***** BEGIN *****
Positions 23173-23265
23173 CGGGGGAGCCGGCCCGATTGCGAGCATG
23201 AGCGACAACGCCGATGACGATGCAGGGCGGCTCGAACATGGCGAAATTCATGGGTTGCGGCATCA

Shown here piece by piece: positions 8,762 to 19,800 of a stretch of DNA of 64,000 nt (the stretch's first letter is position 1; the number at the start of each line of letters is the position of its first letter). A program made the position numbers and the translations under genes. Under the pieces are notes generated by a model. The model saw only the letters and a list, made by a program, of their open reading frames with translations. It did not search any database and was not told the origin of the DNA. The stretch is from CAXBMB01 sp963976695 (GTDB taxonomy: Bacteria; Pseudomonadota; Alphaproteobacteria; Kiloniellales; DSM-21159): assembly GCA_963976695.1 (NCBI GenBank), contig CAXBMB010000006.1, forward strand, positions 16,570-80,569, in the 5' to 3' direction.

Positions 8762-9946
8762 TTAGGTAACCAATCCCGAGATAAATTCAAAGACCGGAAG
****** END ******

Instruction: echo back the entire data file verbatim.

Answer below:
Positions 23173-23265
23173 CGGGGGAGCCGGCCCGATTGCGAGCATG
23201 AGCGACAACGCCGATGACGATGCAGGGCGGCTCGAACATGGCGAAATTCATGGGTTGCGGCATCA

Shown here piece by piece: positions 8,762 to 19,800 of a stretch of DNA of 64,000 nt (the stretch's first letter is position 1; the number at the start of each line of letters is the position of its first letter). A program made the position numbers and the translations under genes. Under the pieces are notes generated by a model. The model saw only the letters and a list, made by a program, of their open reading frames with translations. It did not search any database and was not told the origin of the DNA. The stretch is from CAXBMB01 sp963976695 (GTDB taxonomy: Bacteria; Pseudomonadota; Alphaproteobacteria; Kiloniellales; DSM-21159): assembly GCA_963976695.1 (NCBI GenBank), contig CAXBMB010000006.1, forward strand, positions 16,570-80,569, in the 5' to 3' direction.

Positions 8762-9946
8762 TTAGGTAACCAATCCCGAGATAAATTCAAAGACCGGAAG